Fletcher Allen, a Vermont university hospital and medical center, serves all of
Vermont and the northern New York region. Located in Burlington, Fletcher Allen is a regional, academic healthcare center and teaching hospital in alliance with the University of Vermont.
Here is a collection of 15-minute interviews with Fletcher Allen providers and staff containing information about various diseases, treatments and services, and expert commentary on current health care issues.
A Lot of Nerve
How does back pain sometimes go all the way to your feet? It's because the biggest nerve in your body travels all that way. And the pain it can cause is big, too. Surgeon Bruce Tranmer explains.
That's how many deliveries happen at Fletcher Allen each year. Nurse Manager Khris Vroegop describes the care provided to new moms and babies, and big improvements to their hospital experience that are underway.
How Genomics Will Change Medicine
Dr. Debra Leonard explains the role of pathologists in medicine, and the major role genetics will play in customizing treatment for patients.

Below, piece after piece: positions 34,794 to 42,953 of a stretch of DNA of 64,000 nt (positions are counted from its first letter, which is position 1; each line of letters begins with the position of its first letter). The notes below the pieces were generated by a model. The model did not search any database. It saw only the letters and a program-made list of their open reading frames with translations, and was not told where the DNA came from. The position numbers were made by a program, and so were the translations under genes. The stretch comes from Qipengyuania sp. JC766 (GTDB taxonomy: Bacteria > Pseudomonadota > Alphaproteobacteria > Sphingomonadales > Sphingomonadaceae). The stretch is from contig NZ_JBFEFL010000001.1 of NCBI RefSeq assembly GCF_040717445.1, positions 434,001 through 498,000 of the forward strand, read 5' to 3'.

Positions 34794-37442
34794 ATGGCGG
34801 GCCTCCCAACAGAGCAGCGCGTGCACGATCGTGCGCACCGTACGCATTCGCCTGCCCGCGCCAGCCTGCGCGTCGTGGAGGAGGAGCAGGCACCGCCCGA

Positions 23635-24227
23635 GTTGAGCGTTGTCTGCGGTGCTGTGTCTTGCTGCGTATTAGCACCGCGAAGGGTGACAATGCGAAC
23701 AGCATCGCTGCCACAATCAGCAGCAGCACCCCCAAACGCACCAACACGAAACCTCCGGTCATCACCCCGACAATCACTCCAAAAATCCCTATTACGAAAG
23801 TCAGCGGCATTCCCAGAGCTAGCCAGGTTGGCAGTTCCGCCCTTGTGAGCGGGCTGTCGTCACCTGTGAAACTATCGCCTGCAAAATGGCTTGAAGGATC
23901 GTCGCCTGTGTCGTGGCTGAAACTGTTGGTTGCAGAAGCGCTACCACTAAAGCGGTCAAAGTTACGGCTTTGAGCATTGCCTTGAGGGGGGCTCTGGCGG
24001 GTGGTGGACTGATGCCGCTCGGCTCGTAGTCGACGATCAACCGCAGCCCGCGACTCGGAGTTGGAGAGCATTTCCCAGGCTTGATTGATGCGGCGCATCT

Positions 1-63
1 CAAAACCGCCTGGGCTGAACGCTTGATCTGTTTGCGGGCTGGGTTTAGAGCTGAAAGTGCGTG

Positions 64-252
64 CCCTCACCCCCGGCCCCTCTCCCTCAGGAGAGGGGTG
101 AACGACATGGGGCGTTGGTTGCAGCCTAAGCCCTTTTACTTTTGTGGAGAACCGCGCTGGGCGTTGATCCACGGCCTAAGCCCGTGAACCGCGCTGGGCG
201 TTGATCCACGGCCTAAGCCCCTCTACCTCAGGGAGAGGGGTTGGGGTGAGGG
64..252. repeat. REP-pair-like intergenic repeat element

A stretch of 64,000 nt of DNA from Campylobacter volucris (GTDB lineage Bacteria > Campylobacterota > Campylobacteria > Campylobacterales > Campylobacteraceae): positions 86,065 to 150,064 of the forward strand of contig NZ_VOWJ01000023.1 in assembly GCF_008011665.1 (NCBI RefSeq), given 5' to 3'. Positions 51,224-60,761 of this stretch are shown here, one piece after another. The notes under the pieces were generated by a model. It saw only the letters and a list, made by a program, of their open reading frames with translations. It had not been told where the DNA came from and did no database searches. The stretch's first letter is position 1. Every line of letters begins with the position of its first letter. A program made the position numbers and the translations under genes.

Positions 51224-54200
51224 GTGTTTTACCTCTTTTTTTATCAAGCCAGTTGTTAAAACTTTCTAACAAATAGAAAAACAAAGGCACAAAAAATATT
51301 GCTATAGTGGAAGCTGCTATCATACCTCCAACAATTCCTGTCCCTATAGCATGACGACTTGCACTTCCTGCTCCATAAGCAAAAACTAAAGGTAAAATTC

What is Blue Wrap?
You might not think there is much to recycle in an Operating Room, but Monique Citro has found innovative ways to add to Fletcher Allen's green efforts.
Limiting Weather Damage to Your Skin
Sun, wind, dry air - they can all damage your skin, and the impact can increase as you age. Debra Roseman, PA of our Dermatology clinic provides tips for keeping your skin healthy.
Trait or Illness?
How can you tell if someone has a personality disorder, or just has a troubling personality? Dr. David Rettew sorts out the differences between traits and mental illness.
The Latest on MS
Vermont has one of the highest rates of Multiple Sclerosis in the U.S. Fortunately advanced care is available at Fletcher Allen's MS Center. Director Angela Applebee, MD has details and news on the latest treatments.
The Power of Simple Steps
Exercise is key to preventing heart disease. and can also keep people healty after they experience problems. Leading Expert Dr. Philip Ades explains why, and offers tips on heart health.
The Other Kind of Stem Cells
The use of stem cells in disease research gets the headlines, but just as interesting is how your own stem cells are used to cure advanced blood cancers. Dr. Julian Sprague has the details.
Give Change to Make Change
The Power of Change
Dr. Lewis First talks about how our youngest patients benefit from the "Big Change Roundup for Kids" - the largest fundraiser of the year for Vermont Children's Hospital. Learn how easy it is to get involved at www.bigchangeroundup.org.